So where am I going? Don, I think it is important for you to consider what judgments prospective readers might make about your blog if you include ads on it. Will it affect their judgments about the quality and value you deliver? Will they get the wrong impression about your motivations (this is important, since it will probably be difficult for you to easily communicate to new readers what your underlying agenda for including ads is)? Should you even care about things? I don't know to be honest. However, this is the essence of my perceptual aesthetics argument.

My "real" aesthetics argument is much simpler. I find the ads ugly and distracting. Of course this is both intended and necessary. If the ads don't catch the reader's eye then they are of no value to the advertiser. This is important if your intent is to make money. However, this is not your primary objective. So I ask, why mess with your reader's experience? In response to the adsense post, General Kaia replied, "That sound[s] good to me. I won't mind any distractions." He won't mind them, but clearly acknowledges that they will be distractions.

google logo

Assuming there is any validity to my arguments above (and I grant that they are arguable), one might argue that your objectives are noble and therefore warrant either or both aesthetic compromises mentioned above. Let's start with supporting Google. First, I think one could argue that you really don't owe Google anything. Google's business model is predicated on having only a small percentage of its Blogger blogs using adsense. Even though you don't, you still provide value to Google by increasing their market share in the blogging space and attracting others to the service that may not have been aware of it. This then results in many new blogs (you certainly have been a catalyst for this in our little corner of the blogosphere), a small percentage of which do choose to include ads. In other words, you are not freeloading from Blogger.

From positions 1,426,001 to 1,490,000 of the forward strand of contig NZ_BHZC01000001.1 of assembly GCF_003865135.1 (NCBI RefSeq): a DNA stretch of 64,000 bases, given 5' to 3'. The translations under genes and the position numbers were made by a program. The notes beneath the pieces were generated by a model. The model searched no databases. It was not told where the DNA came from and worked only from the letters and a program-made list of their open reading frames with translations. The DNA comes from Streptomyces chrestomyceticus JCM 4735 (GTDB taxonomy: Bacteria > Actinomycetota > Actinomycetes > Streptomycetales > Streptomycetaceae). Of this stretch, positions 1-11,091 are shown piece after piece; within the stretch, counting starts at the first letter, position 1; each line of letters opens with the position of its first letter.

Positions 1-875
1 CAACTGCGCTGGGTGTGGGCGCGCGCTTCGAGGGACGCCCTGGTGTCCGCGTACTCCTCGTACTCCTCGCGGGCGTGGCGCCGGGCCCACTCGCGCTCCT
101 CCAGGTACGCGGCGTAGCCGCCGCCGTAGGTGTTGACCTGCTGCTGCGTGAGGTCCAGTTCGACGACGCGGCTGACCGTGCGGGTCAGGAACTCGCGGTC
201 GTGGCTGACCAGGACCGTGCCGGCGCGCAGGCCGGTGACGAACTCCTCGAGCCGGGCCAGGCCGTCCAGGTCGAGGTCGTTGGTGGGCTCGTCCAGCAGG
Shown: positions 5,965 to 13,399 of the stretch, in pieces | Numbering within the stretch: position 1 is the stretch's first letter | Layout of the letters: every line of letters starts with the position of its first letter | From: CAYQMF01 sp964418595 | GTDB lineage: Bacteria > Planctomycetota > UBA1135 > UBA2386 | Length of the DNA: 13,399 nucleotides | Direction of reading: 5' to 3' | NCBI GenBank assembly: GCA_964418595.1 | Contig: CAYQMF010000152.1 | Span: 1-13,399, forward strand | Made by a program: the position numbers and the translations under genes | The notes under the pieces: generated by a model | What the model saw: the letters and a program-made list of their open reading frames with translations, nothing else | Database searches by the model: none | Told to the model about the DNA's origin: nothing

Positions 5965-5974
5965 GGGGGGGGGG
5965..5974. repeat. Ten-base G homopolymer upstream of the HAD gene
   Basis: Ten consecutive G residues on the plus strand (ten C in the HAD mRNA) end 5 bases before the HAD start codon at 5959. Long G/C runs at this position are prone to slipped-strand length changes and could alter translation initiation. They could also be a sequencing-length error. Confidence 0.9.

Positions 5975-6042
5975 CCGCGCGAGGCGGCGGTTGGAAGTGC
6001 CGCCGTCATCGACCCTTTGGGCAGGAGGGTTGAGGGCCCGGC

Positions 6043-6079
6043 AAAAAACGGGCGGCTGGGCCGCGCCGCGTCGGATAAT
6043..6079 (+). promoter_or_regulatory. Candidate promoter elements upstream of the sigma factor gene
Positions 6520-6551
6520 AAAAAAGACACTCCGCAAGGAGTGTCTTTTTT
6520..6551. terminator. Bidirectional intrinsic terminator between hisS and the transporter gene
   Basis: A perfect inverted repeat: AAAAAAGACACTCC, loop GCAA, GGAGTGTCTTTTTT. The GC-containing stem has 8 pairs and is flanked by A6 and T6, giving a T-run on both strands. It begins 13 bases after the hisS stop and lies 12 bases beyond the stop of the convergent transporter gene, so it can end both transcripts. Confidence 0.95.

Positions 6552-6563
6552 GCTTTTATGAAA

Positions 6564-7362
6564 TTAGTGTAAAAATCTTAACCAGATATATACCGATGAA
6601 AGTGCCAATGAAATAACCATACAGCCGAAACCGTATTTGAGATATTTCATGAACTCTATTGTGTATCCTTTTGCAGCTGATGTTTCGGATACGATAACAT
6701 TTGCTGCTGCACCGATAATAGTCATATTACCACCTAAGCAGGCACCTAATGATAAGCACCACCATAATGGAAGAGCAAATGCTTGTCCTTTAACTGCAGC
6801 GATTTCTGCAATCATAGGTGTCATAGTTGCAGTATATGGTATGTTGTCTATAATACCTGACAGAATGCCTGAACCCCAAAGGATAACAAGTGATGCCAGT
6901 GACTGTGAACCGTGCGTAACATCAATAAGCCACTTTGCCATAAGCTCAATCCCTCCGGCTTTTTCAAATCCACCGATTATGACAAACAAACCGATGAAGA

Ok, you might buy that but still feel like you would like to do something more for them. I think there are alternatives to consider that won't have the side effect of messing up your readers' perceptions and experiences. Here's two:
  • Do Google searches on high value items like digital cameras, computers, etc. and click on the sponsored links. Google earns a lot more money on these than chess-related ads. A few clicks a day should do it.

  • Write Google a check (this has the added benefit of not meeting your need to help them through Other People's Money; in the ad approach you are using advertisers' money to address your freeloading concerns. One might argue that you are freeloading off someone else to mitigate your concerns about freeloading)
Now, let's talk about "charitable" support for chess. I recognize that this is not your primary motivation but instead simply a reasonable way to dispose of the residual income that you might receive by putting up the ads. However, let's suppose that having built a readership over the past six months you did want to leverage it to support chess in your community. I have actually thought about this a bit. As you know the BCC Weblog is associated with the Boylston Chess Foundation. The Foundation (which is in the process of receiving 501c3 charitable status) has a mission to promote and support chess in the local community, schools, etc. As such, I have considered the possibility of raising money for the foundation from the weblog. My research in this area suggests that given our objective and readership size (BCC Weblog will never be confused with Daily Kos) we would be likely to raise more money through a direct appeal (maybe in conjunction with a PayPal tip jar) than through ads. I suspect this is right ... I'm sure several of my readers would donate a couple of bucks to support if they think I'm providing useful and relevant content to them. Just imagine how many ads I would need them to click to generate the same (keep in mind that "chess" is not a high-value keyword on Google).

There you have it, my thoughts on your adsense post. I hope you find these thoughts useful in contemplating your decision.

No comments: